It's Thalen's Turn column: Just because we can, does it mean we should?

The following is an opinion column written by an Echo Press editorial staff member. It does not necessarily reflect the views of the Echo Press.

Our turn
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“Your scientists were so preoccupied with whether they could, they didn't stop to think if they should.”

That was the line Jeff Goldblum delivered as Dr. Ian Malcolm in Stephen Spielberg’s 1993 film, “Jurassic Park."

It's a line that rings through my head when I think of the rapid advancements of artificial intelligence (AI). I am concerned that A.I. could affect jobs, culture and livelihoods. And, I am not alone.

Geoffrey Hinton was dubbed the "Godfather of A.I." after developing technology that became the foundation for A.I. systems with two of his graduate students at the University of Toronto in 2012. In a May 1, 2023 New York Times article, Hinton told NYT journalist Cade Metz that he quit his job at Google to speak out about the risks of A.I. and that he now regrets his life's work.

Hinton isn't alone either. According to another NYT article , in late March of this year, over 1,000 technology researchers and leaders signed a letter expressing concerns of A.I. and its "profound risks to society and humanity." As of Wednesday, May 3, there are a total of 27,565 signatures. Notable names like Elon Musk and co-founder of Apple Steve Wozniak were among the signatures along with University professors and CEOs of tech companies.


"I console myself with the normal excuse: If I hadn’t done it, somebody else would have," Hinton told the New York Times.

The article says that "generative A.I. can already be a tool used for misinformation." Hinton expressed how hard it will be to prevent "bad actors" from abusing the technologies power.

Hinton also expressed concerns that A.I. may "upend the job market" and "that the internet will be flooded with false photos, videos and text, and the average person will 'not be able to know what is true anymore.'"

Personally, while scrolling through social media, I have already seen posts of images and videos where commenters are questioning whether it is an original piece by a human or a product or A.I.

One example is an A.I.-generated movie trailer I saw on Facebook about a fake movie called, "The Galactic Menagerie." It is the story of Star Wars as told by Wes Anderson. Anyone familiar with Anderson's films knows he has a very distinct style of filmmaking and that he tends to cast the same actors. In the fake trailer, the A.I., in my opinion, perfectly replicates how a Star Wars movie by Anderson would look. The worst part is, as a fan of both Star Wars and Anderson, I am disappointed that it's not real.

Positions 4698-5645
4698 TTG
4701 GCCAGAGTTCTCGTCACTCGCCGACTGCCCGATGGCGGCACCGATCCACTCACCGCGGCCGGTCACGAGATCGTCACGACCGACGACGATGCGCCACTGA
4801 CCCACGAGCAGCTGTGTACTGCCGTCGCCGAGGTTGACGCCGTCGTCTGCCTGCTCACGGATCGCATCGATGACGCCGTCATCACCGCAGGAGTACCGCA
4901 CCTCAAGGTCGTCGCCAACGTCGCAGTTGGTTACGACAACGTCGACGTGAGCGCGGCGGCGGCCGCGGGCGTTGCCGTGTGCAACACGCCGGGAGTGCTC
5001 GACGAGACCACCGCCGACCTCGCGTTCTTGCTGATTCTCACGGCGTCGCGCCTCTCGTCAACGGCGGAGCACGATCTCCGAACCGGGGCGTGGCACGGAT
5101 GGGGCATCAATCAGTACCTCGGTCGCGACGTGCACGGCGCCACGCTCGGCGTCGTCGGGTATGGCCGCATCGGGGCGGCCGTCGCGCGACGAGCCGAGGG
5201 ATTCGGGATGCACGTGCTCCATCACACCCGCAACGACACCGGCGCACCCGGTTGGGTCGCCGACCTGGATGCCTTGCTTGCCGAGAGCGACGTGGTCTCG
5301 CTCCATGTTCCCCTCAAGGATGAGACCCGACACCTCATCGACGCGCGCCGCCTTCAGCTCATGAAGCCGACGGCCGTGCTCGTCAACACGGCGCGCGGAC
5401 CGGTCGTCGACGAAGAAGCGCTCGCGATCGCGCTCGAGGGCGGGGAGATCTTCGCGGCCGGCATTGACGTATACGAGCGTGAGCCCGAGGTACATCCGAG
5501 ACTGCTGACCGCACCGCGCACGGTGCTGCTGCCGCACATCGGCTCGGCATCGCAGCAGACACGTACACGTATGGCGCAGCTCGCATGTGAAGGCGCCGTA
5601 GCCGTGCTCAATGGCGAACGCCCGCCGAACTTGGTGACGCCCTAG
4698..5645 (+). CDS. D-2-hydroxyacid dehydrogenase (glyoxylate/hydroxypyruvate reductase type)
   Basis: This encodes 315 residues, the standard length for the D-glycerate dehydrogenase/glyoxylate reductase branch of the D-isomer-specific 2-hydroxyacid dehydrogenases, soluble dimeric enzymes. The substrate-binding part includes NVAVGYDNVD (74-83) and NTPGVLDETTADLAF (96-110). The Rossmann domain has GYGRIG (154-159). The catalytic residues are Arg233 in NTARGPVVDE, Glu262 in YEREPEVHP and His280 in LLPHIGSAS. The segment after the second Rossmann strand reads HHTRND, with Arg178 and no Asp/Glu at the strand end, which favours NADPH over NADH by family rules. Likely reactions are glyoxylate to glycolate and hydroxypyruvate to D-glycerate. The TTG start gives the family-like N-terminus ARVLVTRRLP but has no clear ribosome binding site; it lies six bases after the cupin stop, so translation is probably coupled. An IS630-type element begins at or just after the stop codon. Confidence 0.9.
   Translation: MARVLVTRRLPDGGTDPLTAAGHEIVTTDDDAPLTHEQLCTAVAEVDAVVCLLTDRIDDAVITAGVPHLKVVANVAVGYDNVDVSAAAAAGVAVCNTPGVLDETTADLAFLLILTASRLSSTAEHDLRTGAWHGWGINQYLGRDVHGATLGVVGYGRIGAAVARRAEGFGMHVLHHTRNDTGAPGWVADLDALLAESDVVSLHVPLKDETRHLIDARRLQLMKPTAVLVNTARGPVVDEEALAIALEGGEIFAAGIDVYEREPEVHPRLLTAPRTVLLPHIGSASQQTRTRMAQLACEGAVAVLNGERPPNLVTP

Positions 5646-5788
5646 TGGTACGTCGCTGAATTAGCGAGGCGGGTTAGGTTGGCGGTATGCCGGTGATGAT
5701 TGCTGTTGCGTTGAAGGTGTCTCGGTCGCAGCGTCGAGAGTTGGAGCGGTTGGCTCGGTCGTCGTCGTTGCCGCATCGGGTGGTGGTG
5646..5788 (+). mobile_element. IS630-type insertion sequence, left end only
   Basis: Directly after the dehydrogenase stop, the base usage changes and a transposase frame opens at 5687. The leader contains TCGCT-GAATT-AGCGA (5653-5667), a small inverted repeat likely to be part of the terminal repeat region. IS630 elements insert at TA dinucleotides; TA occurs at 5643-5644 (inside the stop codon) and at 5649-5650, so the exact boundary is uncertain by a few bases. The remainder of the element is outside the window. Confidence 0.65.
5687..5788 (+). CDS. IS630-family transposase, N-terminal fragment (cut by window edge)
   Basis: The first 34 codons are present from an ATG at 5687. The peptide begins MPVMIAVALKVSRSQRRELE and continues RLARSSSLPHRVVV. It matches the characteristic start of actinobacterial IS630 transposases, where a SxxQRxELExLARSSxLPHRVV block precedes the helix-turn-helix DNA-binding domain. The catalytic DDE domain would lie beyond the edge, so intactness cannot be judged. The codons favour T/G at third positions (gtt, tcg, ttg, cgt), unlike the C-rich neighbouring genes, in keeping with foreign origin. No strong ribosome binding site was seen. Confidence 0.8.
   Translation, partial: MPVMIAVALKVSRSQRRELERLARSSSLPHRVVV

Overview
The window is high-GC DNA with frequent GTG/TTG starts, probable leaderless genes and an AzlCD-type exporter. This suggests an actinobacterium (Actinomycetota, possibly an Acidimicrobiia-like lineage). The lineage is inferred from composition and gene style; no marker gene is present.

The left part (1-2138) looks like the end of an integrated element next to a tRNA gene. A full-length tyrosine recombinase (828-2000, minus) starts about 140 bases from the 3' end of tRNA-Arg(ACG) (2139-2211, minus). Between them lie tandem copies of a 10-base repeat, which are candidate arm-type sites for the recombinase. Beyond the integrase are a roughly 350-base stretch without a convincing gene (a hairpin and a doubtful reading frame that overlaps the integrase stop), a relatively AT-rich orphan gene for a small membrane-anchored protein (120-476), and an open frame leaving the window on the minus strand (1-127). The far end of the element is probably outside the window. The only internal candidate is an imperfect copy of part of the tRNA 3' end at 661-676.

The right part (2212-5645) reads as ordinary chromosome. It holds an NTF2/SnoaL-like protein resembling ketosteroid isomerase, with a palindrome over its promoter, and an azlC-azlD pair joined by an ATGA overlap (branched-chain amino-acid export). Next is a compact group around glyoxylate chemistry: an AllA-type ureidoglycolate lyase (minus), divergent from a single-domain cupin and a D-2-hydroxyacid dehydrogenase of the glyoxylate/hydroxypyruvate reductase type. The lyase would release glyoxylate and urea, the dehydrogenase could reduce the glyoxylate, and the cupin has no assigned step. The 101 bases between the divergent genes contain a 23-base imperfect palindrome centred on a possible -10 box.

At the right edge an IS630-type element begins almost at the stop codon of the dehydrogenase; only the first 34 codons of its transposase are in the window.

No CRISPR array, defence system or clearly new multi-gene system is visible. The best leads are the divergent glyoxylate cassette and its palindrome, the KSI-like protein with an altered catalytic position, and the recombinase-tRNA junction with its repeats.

I worry that with the A.I. technology able to replicate art like movies and images, one day, the artists will become obsolete. Or, rather than hone the skills of their craft, they become too reliant on A.I. and people begin to lose their creativity. I think we are already beginning to see that. Too many movies have come out in the last decade that are remakes, sequels, prequels or adaptations of previous works. Rarely, it seems, do we get to be entertained by something truly original. Even music is lacking creativity and meaning.

Will we ever get lyrics like, "Orders from the D.A. Look out kid, don't matter what you did. Walk on your tip toes, don’t tie any bows. Better stay away from those that carry around a fire hose. Keep a clean nose, watch the plainclothes. You don't need a weather man to know which way the wind blows," again? God, I hope so. That is a line from Bob Dylan's "Subterranean Homesick Blues" by the way.

This all makes me wonder if this is the beginning of the technological singularity, a hypothetical future point when the development of technology becomes uncontrollable and irreversible and may cause unforeseeable changes to human civilization.


The last concern Hinton listed is that with A.I. learning to develop its own computer code and operate on that code it may lead to the development of "truly autonomous weapons — those killer robots."

Even Stephen Hawking expressed similar concerns. In a Dec. 2, 2014 BBC article, he said, “The development of full artificial intelligence could spell the end of the human race... It would take off on its own and re-design itself at an ever increasing rate. Humans, who are limited by slow biological evolution, couldn’t compete, and would be superseded.”

Thalen Zimmerman of Alexandria joined the Echo Press team as a full-time reporter in Aug. 2021, after graduating from Bemidji State University with a bachelor of science degree in mass communication in May of 2021.
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